by R. York Moore
Intervarsity Press, P.O. Box 1400, Downers Grove, IL, 60515, 170 pages, 2012, $15.00.
—Reviewed by Lynn D. Shmidt, DMiss, former mission practitioner in southern Africa; associate professor at Asbury University.
Global justice. Modern-day slavery. Human trafficking. These are some of the hot buttons today that sway the emotions of multitudes of university students and young people. We have heard the reports that make us aware of millions caught in the webs of evil, and we have listened to the speakers who move us to passionate concern. What we have lacked is a clear biblical call for social justice that demonstrates how justice for the oppressed and judgment of the oppressor are also encompassed in the good news.
R. York Moore convincingly lays out the story of God in a way that takes a fresh look at God waging war on the earth. Recognizing that God’s dream for the earth is a beautiful dream—a time and place of security, peace, and joy, how is one to reconcile God’s dream with the nightmare of reality—a world of despair, uncertainty, and want? Moore asserts that “the world we now live in is not the dream of God” (p. 17). Before the realization of God’s great kingdom, evil will be judged and justice will be established in the earth.
Moore places the likeness of “Jesus at war” (in Revelation) in contrast to the way Jesus is often portrayed as the bearer of mercy and forgiveness (in the Gospels). Jesus is at war against injustice, and therefore judges those who oppress others. Jesus is for those who suffer in order to establish justice among them. There can be no justice without judgment. This likeness of Jesus enables us to see that God’s ultimate intentions are to put a stop to human traffickers, enslavers, and all structures of injustice. However, our tendency is to associate the end of injustices with the end times, when Jesus comes to fully restore and renew the heavens and the earth, and to diminish God’s intent to confront injustice in the world today.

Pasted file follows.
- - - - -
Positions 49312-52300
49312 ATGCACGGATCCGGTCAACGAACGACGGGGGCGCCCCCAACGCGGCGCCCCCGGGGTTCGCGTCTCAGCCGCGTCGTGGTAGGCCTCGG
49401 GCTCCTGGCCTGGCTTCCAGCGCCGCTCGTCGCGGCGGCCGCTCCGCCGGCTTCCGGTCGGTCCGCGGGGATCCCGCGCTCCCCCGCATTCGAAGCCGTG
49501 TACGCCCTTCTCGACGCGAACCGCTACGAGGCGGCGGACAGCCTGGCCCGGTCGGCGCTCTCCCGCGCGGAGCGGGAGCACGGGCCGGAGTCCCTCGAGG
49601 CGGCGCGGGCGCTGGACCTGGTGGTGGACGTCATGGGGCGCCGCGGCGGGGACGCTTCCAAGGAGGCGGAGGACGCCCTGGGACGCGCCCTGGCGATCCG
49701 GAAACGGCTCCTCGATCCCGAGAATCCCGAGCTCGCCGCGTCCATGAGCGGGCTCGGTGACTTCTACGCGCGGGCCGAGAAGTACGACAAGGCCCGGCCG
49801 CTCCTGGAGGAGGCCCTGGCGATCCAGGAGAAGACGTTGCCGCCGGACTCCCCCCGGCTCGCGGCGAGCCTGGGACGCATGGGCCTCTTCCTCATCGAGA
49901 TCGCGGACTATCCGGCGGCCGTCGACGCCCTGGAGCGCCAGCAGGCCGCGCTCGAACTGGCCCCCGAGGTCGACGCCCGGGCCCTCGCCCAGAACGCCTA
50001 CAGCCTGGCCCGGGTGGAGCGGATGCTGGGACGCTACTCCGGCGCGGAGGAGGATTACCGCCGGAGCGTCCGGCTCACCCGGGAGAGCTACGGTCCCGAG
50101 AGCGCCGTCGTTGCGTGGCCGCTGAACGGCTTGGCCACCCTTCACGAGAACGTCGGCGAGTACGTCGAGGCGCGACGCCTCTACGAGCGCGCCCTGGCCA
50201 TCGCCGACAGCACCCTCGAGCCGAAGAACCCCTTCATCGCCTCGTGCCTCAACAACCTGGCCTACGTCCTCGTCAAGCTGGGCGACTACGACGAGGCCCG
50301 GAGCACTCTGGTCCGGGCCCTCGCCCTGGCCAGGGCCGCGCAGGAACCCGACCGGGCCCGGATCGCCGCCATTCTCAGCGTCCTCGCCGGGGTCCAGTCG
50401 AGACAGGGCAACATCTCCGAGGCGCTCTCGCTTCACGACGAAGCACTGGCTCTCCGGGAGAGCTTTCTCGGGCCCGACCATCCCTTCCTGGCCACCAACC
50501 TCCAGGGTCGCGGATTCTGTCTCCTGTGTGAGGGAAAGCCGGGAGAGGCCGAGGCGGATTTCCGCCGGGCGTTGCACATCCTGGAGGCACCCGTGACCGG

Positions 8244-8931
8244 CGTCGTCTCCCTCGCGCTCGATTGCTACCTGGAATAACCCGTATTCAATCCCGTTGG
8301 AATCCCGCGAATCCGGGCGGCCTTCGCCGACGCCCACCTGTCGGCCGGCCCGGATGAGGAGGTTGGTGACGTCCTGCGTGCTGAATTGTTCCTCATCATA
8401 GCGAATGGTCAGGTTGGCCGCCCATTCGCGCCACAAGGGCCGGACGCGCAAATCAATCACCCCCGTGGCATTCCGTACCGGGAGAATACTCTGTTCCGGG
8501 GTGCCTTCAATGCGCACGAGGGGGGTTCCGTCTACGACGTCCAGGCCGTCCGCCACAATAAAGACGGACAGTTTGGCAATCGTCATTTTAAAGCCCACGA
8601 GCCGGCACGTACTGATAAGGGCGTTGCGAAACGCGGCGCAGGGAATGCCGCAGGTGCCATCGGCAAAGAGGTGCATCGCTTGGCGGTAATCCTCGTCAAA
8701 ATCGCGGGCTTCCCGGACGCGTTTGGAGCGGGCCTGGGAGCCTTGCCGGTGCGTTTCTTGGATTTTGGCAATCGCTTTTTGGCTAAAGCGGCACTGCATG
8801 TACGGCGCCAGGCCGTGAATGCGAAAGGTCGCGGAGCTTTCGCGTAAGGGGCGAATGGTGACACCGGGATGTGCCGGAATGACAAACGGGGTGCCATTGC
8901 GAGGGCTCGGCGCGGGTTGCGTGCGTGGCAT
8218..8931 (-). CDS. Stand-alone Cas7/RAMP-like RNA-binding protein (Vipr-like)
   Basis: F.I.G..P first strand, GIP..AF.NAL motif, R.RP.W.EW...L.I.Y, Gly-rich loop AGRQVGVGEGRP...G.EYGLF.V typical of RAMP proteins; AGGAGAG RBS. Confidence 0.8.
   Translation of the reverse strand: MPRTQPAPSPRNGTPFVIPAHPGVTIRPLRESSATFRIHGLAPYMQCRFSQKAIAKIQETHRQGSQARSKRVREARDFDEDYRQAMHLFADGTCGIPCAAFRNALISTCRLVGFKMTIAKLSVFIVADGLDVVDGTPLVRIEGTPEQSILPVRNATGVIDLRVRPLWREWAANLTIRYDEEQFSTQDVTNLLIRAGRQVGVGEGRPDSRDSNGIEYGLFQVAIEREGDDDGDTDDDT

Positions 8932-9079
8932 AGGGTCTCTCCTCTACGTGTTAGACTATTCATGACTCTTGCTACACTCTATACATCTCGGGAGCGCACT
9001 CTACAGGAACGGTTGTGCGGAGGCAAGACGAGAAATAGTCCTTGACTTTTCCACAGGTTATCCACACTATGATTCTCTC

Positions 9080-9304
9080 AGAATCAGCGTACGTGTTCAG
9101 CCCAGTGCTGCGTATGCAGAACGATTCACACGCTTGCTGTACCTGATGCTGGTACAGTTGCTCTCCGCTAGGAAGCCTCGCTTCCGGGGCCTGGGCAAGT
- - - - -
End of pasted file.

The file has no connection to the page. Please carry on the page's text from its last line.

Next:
From the moment I read the subtitle, “God’s Dream for Global Justice,” I was hoping to find more than a dependable biblical exposition of eschatology. I have already read most of the end time tomes of the 1980s-1990s, which did little more than offer Christians a reprieve by suggesting a rapture to escape the ravages of evil. In his last three chapters, Moore gives one of the best pragmatic justifications for studying eschatology—that through one’s actions, one might join God in his mission of changing the world.
Two statements capture the essence of God’s struggle for justice. The first is what Moore calls the mission statement of God’s dream: “Proclaim good news to the poor, to proclaim freedom for prisoners…” (Luke 4:16-21). The second statement is found in the last chapter: “When we join God in making all things new, we are participating with God in the end-time work of Christ. Christian mission is nothing less than an eschatological act…” (p. 155). Through Moore’s timely words, eschatology takes on a more compelling meaning for mission.
Check these titles:
Glasser, Arthur F. et al. 2003. Announcing the Kingdom: The Story of God’s Mission in the Bible. Grand Rapids, Mich.: Baker Academic.
Willard, Dallas. 1998. The Divine Conspiracy: Rediscovering Our Hidden Life in God. New York: Harper Collins Publishers.
EMQ, Vol. 49, No. 4, pp. 501-503. Copyright © 2013 Billy Graham Center. All rights reserved. Not to be reproduced or copied in any form without written permission from EMIS.